Everyone has seen stairs, knows what they are, and almost everyone has used them a time or two, but recognizing a staircase is much different than knowing the important parts that make up that staircase. So, let’s break it down. There are two main groups of stair parts: The parts that make up the actual step that you walk on and the collective parts of the railing system. The first collection comprises of risers, treads, stringers, and the starter step. The starter step is the decorative first step of a staircase. The tread and riser make up this step. The starter step in usually wider than the width of the basic stair. The tread is the part of the stair that is actually stepped on. It typically looks like a normal piece of flooring. Risers are the vertical components of the stairs that allows for the step to rise. They are essential in adding necessary strength to the stairs and make up the foundation upon which the treads are laid. The last part of the first collection are the stringers. Stringers are the structural part that supports the treads and risers. Stringers can be found on either side of the stairs. Stringers are not always an essential part to a staircase as treads may be supported many other ways.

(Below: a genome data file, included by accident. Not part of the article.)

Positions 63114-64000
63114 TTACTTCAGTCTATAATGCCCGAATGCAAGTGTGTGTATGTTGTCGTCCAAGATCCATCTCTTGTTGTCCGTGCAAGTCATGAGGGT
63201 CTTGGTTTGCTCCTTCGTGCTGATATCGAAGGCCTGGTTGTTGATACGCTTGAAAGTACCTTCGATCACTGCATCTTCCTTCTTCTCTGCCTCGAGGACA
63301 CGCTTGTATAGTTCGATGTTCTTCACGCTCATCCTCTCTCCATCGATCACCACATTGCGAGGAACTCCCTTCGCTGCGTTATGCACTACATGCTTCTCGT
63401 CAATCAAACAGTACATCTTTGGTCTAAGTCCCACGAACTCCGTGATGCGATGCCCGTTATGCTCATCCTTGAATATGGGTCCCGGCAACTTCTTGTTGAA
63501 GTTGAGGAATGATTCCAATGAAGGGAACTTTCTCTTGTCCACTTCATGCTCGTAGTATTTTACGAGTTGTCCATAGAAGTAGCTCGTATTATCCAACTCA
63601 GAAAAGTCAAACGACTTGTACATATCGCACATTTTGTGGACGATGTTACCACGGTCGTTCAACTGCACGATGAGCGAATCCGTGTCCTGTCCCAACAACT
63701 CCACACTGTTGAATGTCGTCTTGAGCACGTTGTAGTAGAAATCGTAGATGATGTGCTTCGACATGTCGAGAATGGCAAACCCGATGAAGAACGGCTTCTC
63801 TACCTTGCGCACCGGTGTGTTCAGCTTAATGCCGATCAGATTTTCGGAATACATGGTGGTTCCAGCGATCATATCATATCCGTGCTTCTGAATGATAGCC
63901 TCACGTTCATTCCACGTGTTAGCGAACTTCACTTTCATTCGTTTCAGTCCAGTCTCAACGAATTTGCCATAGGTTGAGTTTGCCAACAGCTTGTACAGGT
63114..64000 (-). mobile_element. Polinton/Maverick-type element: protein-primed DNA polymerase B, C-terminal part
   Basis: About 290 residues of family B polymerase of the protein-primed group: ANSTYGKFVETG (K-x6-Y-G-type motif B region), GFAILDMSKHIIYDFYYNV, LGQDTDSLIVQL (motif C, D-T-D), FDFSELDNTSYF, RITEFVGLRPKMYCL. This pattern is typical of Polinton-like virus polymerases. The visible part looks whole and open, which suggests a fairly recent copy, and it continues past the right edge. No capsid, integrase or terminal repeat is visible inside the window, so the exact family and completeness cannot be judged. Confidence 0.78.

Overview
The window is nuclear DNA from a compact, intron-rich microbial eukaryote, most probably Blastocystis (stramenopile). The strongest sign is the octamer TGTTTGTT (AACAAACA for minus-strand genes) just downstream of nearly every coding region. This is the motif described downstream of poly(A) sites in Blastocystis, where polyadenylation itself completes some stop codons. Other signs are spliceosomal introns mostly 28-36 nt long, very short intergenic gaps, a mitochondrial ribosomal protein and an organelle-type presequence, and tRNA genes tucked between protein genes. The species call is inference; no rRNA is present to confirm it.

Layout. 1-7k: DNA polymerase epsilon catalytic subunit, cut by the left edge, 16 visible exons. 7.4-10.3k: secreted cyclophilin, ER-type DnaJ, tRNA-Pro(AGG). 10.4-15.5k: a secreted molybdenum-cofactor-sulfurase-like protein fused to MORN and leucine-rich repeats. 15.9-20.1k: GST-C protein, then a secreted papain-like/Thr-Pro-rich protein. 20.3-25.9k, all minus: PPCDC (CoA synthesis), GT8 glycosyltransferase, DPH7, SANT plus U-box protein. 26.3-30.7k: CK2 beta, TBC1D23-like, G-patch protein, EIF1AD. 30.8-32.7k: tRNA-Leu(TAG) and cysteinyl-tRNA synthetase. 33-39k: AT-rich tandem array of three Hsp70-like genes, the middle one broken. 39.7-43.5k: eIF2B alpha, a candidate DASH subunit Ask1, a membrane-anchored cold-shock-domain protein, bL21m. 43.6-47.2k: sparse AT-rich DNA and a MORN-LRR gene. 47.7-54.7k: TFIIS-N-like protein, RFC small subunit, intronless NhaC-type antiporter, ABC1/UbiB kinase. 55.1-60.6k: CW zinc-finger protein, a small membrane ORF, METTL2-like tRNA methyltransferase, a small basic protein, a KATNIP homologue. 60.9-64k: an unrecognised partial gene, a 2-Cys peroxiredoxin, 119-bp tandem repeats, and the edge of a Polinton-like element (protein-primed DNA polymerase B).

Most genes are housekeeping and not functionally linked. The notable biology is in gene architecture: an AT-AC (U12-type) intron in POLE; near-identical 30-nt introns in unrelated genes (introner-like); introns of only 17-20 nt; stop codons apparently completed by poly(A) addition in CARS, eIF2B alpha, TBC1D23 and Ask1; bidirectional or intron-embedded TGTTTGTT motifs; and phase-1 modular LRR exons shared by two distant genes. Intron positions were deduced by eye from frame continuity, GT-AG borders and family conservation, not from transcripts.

The second group, the railing system, is the group of stair parts that collectively build and create the balustrades. These parts are essential. They offer safety and stability when ascending or descending your staircase. The handrail, also known as a banister or stair railing, is designed to offer support and stability. The balusters, sometimes referred to as spindles, are the vertical posts that hold up the handrail. They are used between railing and tread to help support the staircase. Newel posts are the large structural posts that are used to secure the handrails. Newel posts can be shaped into a variety of designs adding individualized style to your staircase. Half-Newels are used where a railing ends in the wall. This gives the illusion that the newel is inserted within the wall. Box newels are large four sided newels with a hollow inside that are used in post to post stairway systems. In a Post to Post system, handrail fittings are not usually necessary. By contrast, in an Over the post stairway system, fittings are almost always used. If you do not have space to use a box newel on your stairway, you can consider using turned newels. Finials are the decorative cap added to the top of a newel post. This is often seen at the end of the balustrade.
Article by Amber Burkhart
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